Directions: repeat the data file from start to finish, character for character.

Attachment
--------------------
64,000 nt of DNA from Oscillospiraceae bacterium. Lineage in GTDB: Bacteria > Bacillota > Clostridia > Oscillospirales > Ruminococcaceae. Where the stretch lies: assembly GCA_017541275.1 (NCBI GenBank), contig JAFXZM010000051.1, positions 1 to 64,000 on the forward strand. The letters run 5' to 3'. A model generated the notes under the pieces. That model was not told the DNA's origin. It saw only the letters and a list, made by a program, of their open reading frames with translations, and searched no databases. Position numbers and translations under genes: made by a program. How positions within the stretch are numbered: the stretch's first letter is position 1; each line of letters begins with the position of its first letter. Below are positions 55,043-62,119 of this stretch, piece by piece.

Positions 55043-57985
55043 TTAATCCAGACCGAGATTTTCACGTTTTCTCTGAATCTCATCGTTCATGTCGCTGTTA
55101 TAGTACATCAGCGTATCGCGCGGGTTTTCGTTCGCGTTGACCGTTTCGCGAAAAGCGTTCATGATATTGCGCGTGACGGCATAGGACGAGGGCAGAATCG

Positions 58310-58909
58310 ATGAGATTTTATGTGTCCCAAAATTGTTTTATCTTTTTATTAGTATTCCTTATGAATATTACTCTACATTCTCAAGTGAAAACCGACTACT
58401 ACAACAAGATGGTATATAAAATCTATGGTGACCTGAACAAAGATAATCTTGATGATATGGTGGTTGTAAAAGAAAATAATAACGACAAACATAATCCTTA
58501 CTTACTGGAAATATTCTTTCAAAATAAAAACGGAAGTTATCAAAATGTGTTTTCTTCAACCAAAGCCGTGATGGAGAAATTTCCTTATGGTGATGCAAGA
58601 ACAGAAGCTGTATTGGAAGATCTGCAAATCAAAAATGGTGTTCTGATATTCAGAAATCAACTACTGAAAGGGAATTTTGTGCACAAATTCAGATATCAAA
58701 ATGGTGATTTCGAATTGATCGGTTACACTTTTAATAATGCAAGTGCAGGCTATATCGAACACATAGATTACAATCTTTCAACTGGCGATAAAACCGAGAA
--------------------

64,000 nt of DNA from Oscillospiraceae bacterium. Lineage in GTDB: Bacteria > Bacillota > Clostridia > Oscillospirales > Ruminococcaceae. Where the stretch lies: assembly GCA_017541275.1 (NCBI GenBank), contig JAFXZM010000051.1, positions 1 to 64,000 on the forward strand. The letters run 5' to 3'. A model generated the notes under the pieces. That model was not told the DNA's origin. It saw only the letters and a list, made by a program, of their open reading frames with translations, and searched no databases. Position numbers and translations under genes: made by a program. How positions within the stretch are numbered: the stretch's first letter is position 1; each line of letters begins with the position of its first letter. Below are positions 55,043-62,119 of this stretch, piece by piece.

Positions 55043-57985
55043 TTAATCCAGACCGAGATTTTCACGTTTTCTCTGAATCTCATCGTTCATGTCGCTGTTA
55101 TAGTACATCAGCGTATCGCGCGGGTTTTCGTTCGCGTTGACCGTTTCGCGAAAAGCGTTCATGATATTGCGCGTGACGGCATAGGACGAGGGCAGAATCG

Positions 58310-58909
58310 ATGAGATTTTATGTGTCCCAAAATTGTTTTATCTTTTTATTAGTATTCCTTATGAATATTACTCTACATTCTCAAGTGAAAACCGACTACT
58401 ACAACAAGATGGTATATAAAATCTATGGTGACCTGAACAAAGATAATCTTGATGATATGGTGGTTGTAAAAGAAAATAATAACGACAAACATAATCCTTA
58501 CTTACTGGAAATATTCTTTCAAAATAAAAACGGAAGTTATCAAAATGTGTTTTCTTCAACCAAAGCCGTGATGGAGAAATTTCCTTATGGTGATGCAAGA
58601 ACAGAAGCTGTATTGGAAGATCTGCAAATCAAAAATGGTGTTCTGATATTCAGAAATCAACTACTGAAAGGGAATTTTGTGCACAAATTCAGATATCAAA
58701 ATGGTGATTTCGAATTGATCGGTTACACTTTTAATAATGCAAGTGCAGGCTATATCGAACACATAGATTACAATCTTTCAACTGGCGATAAAACCGAGAA